The M.B.A. Tool Box for Minority Applicants

This post originally appeared on the U.S. News–Strictly Business blog.

Diversity is more than just a b-school buzz word. It is an essential ingredient for robust discourse in the classroom and beyond. To obtain the richest mix of perspectives and world views, business schools strive to compose a class with diversity in all possible forms: racial, ethnic, religious, cultural, socio-economic, and sexual orientation.

My last post assessed the landscape for LGBT students pursuing their M.B.A.s. This week, we take a look at some of the resources available to minority applicants both before and after they gain a seat at the school of their dreams.

For many potential applicants of color, the decision to go to business school isn’t an obvious one. They may not have many family members or friends who have pursued graduate management education, or perhaps the astronomical expense of elite M.B.A. programs is too off-putting. To these talented but unsure individuals, I say, take the plunge. There’s an extensive support network waiting to guide you through the rabbit warren that is the b-school application process.

While African Americans, Hispanics and Native Americans make up nearly 30 percent of the U.S. population, they comprise only 3 percent of senior leaders in corporations, nonprofits, and entrepreneurial ventures. Management Leadership for Tomorrow (MLT) confronts that crisis by providing the key ingredients””skills, coaching, and door-opening relationships””that unlock the potential in the next generation of minority leaders.

“MLT is an invaluable resource for minority applicants,” says Jennie Morrel, who worked as a senior advertising manager at the Random House Publishing Group before starting her M.B.A. at New York University’s Stern School of Business this fall. “MLT provides amazing training and coaching along with early access to admissions officers which made all the difference in my application process.”

The M.B.A. Prep program offered by MLT guides fellows through the application and interview process and shows them what it takes to be successful in business school and beyond. Through one-on-one coaching, early exposure to representatives from top schools, a skill development curriculum and lifelong alumni network, M.B.A. Prep provides the tools for high potential applicants to become high-impact business and community leaders.

Another can’t-miss resource is the Consortium for Graduate Study in Management (CGSM), which awards merit-based, full-tuition fellowships to the best and brightest candidates through an annual competition. Minority candidates can also apply to up to six Consortium schools with one application and thereby significantly reduce their application fee costs. As a CGSM fellow, Morrel points out a major perk of attending the Consortium’s Orientation Program in June: early access to recruiters before the semester had officially begun.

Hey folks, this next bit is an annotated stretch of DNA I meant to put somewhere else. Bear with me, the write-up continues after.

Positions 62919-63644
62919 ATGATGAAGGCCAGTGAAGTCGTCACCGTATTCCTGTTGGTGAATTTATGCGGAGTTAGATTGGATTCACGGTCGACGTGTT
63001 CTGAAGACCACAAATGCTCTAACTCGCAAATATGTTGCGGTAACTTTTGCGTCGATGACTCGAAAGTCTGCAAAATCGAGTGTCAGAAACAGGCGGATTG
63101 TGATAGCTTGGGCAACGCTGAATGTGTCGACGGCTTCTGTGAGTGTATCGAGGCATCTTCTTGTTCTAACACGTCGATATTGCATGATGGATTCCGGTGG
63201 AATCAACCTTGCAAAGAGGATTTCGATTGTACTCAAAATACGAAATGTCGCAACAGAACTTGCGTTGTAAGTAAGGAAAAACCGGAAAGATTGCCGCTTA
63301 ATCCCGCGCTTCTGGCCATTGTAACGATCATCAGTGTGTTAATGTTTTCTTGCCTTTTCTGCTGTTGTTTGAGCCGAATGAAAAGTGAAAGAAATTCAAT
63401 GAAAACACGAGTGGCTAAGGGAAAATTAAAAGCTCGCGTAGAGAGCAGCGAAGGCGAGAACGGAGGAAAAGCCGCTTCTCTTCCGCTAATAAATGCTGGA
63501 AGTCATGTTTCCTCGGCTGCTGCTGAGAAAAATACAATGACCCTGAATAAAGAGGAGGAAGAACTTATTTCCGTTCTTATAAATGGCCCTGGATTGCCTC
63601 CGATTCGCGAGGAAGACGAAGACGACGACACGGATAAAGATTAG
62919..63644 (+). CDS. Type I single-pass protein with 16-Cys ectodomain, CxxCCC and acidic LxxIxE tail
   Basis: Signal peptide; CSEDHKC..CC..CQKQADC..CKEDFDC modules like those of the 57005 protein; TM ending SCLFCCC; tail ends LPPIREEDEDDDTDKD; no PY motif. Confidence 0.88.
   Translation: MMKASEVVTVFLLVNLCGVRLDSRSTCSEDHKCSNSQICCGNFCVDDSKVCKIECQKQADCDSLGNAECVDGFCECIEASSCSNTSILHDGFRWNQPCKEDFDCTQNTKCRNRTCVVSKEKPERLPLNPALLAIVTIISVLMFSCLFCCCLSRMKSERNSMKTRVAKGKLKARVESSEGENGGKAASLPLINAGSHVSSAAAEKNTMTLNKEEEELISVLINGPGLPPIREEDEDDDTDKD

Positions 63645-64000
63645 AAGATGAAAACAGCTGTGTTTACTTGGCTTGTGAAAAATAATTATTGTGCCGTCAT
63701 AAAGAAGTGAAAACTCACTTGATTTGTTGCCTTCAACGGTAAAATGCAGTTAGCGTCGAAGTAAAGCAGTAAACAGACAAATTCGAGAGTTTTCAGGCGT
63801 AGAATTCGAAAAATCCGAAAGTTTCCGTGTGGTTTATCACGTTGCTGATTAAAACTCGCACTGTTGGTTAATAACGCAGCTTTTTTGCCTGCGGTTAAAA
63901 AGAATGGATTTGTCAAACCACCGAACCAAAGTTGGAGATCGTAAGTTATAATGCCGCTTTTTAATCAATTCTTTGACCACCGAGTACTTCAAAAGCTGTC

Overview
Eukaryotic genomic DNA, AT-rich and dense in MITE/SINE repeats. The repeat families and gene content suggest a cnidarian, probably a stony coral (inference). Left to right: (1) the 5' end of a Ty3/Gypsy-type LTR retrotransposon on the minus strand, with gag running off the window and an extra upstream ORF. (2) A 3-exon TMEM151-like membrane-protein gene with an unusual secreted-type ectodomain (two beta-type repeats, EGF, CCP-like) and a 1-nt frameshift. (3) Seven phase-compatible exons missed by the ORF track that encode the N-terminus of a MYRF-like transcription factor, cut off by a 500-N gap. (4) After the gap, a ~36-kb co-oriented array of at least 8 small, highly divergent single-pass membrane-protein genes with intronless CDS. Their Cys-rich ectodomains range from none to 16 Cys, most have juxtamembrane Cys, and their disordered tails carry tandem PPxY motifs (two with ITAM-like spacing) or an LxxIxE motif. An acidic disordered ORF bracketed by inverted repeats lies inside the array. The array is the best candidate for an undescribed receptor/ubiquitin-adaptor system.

In addition to the resources and support provided by groups such as the National Black M.B.A. Association and the National Society of Hispanic M.B.A.s, future applicants should also make a point of learning about the Riordan Programs. The Riordan M.B.A. Fellows Program targets recent college graduates who are considering graduate education in business management. Its core purpose is to educate, prepare, and motivate these individuals to competitively apply and succeed in a top M.B.A. program and a career in management.

A Bloomberg Businessweek story on the slow gains in diversity at top M.B.A. programs reveals that Cornell University’s Johnson School reported the most dramatic increase in minority enrollment, having boosted the number of underrepresented minorities from 5 percent in 2000 to 21 percent in 2010.

Richard Battle-Baxter, who worked as a search engine marketing analyst and is just beginning his first term at the Johnson School, says campus diversity was of the utmost importance to him.

“Upon entering the application process I soon realized that each school had a different atmosphere just as each applicant has a different personality. I knew that I wanted to go to a school that was not only diverse in terms of ethnic backgrounds but also in terms of thought processes,” he says. “More importantly, I knew that in attending a school that strives to cover all of the diversity bases, the whole class would most likely consist of those who also wanted to be in on a diverse campus.”

Such diversity also influenced Morrel’s school selection process, and she says the Association of Hispanic and Black Business Students (AHBBS) at NYU Stern was present in every stage of her application. From reviewing her essays to calming her nerves on interview day, Morrel says the AHBBS is a strong community whose students were invested in her success, whether her interest lay in Stern or at another school.

As business becomes ever more global and interconnected, M.B.A. programs have to prepare future leaders who can successfully jump into any culture or environment, whether that means Wall Street, consulting, or a BRIC country (Brazil, Russia, India, and China) start-up. Diversity in the b-school classroom is the best preparation for the challenges and rewards of the multicultural marketplace.

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2 Responses to The M.B.A. Tool Box for Minority Applicants

  1. Gold Prices says:

    Having completed an MBA degree at Schulich School of Business, which is probably #1 diverse school in the world, I can say that diversity is not just a word.. It does create value. For simple tasks, diversity makes everything complicated, however for really complex projects, where innovative creative ideas and decisions are required, diversity is the key.

    It was often the case that I have heard most amazing, most interesting ideas from people who could barely speak English and who otherwise stayed quite.

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